- First, to be fair, this trend is in line with many other nations and cultures in the modern world. China is not alone. Next door neighbor South Korea has the world’s lowest birth rate.
- Life is hard in China. Housing is expensive and cramped. Useful things like cars, mobile phones, and computers eat up disposable income. Wealth inequalities are wide. Pollution weighs heavily on perceptions of health and quality of life.
- Taking care of children is a lot of work. People already work long hours. Everything takes a lot of time in China. Urban Chinese spend a lot of time waiting in lines and traffic jams.
- Rural Chinese feel discriminated against because of the Hukou system (note: covered in previous CPI newsletter). They can’t imagine taking on any additional burden by choice.
- Social and cultural expectations make children very expensive. Basic services (education, health care, etc) that should be high quality, convenient, and in theory low-cost or free, are not.
- Marriages and births are where generations intersect. In China there is a wide divide between generations, lots of tension, and not many aids in navigating these relationships. The thought of a dominating mother-in-law frightens many.
- There exists a great weight of no joy, no confidence, and no freedoms among the young in China. COVID lockdowns were enforced by a sort of local, social vigilantes and made clear to young people just how little control they have over even their own lives, let alone new ones. –And finally, 40 years of heavy-handed enforcement and propaganda of the one-child policy. Extreme methods do not just fade (or reverse) instantly. There are no longer any examples of large, joyous families in China.
A headline from Global Times: “US’ military aid to Taiwan island further endangers peace in the straits; youth will become cannon fodder if DPP continues down wrong path: official” (July 30, 2023).
“Cannon fodder” is a strong term, especially when speaking about some of your own young people. While Global Times in China is described as a daily tabloid and is a bit like Fox News in the US, even more staid, official state publications such as the People’s Daily, China Daily, and even Xinhua News Agency use strong language that one would not see in respected, authentic, journalistic news sources in the West. It is not uncommon to see words like “hysterical,” “ludicrous,” or “so-called” to describe things that irritate China.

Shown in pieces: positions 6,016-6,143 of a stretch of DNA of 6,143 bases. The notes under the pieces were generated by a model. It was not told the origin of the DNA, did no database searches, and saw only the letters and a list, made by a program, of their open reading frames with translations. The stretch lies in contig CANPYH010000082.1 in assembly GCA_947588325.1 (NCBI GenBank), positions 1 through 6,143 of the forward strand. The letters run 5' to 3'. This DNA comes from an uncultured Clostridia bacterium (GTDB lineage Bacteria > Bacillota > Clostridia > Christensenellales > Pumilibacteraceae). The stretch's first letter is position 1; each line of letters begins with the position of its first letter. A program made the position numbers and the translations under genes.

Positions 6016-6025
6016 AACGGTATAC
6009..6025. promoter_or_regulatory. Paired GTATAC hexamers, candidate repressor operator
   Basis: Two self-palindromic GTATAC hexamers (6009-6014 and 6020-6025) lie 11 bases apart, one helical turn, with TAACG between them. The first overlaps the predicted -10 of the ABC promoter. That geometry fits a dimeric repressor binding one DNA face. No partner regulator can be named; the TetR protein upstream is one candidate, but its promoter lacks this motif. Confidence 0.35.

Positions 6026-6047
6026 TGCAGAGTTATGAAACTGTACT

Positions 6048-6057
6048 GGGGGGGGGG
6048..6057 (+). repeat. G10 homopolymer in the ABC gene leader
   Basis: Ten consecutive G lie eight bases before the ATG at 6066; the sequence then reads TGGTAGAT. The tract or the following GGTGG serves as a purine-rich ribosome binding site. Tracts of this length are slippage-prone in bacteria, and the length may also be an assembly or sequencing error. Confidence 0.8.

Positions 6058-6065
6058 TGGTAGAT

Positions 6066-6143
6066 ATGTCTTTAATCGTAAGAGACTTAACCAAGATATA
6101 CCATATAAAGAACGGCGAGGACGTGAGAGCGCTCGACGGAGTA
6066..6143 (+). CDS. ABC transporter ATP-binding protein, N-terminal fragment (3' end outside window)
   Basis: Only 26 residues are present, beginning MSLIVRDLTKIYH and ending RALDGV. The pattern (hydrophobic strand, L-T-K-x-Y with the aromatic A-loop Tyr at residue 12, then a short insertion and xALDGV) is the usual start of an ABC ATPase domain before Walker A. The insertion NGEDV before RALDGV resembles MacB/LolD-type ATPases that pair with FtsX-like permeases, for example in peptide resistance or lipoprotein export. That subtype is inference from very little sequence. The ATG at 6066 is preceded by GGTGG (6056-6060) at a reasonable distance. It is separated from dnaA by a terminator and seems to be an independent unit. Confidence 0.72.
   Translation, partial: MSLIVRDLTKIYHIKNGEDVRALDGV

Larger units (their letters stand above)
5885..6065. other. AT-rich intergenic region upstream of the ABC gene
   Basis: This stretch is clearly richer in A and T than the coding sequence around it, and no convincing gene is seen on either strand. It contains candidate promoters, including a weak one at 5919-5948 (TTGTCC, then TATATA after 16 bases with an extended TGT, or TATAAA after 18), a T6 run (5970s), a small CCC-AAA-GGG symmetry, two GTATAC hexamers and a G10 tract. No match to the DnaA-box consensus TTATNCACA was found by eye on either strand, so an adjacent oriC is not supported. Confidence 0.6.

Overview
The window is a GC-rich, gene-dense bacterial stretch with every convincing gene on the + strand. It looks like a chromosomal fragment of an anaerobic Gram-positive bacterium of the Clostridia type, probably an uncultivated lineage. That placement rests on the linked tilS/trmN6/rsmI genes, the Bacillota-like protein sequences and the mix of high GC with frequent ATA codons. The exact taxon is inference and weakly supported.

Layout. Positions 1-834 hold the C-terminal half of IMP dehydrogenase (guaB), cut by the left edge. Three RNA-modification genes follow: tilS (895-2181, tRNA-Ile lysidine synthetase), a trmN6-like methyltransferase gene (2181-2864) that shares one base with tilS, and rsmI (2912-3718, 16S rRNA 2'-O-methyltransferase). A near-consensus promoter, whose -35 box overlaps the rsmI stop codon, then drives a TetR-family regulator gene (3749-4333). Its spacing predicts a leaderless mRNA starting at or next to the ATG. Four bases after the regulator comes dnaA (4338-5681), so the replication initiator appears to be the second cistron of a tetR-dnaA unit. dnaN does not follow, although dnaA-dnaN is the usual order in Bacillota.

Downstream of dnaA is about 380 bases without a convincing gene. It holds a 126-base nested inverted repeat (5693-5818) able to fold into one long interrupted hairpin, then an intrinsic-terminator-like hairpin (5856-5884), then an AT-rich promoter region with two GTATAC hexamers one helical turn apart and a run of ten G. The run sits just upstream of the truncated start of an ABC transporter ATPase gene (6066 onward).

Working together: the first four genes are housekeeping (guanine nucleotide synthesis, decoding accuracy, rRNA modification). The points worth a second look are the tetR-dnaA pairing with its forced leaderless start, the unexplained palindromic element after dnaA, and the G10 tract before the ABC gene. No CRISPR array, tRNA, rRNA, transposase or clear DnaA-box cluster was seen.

Hundred Schools of Thought—
China may or may not be struggling with its economy. The West may or may not be struggling with making democracy work. Given all this angst, the entire world can take some comfort in the fact that China has been there before. More than 2,000 years ago, China’s philosophers grappled with fundamental questions about the nature of persons and how to govern humanity. The Hundred Schools of Thought period, which included Confucius, meandered along for about 400 years until the establishment of the Qin Dynasty put an end to discussion in 221 BC.
In some ways, the Hundred Schools was a nostalgic look back at better times during the peace and prosperity of the early Zhou and then asked the question, “how did we lose that?” The view of Confucius, which would later become fundamental to Chinese thinking, was that (1) relationships bind society, (2) within each relationship there are obligations, and (3) if people simply fulfil these then there would again be peace and prosperity. There were other views, hence the term “hundred.” There was Mo Di (Mozi) who taught that if people properly balanced their love and care for others, it would all work out. There was Han Fei (Han Feizi), representing the Legalists (a precursor to the authoritarian Qin Dynasty), who advocated strict rules and harsh punishments.
The point of the Hundred Schools is that there was desire for the best system, perhaps that is what was most glorious!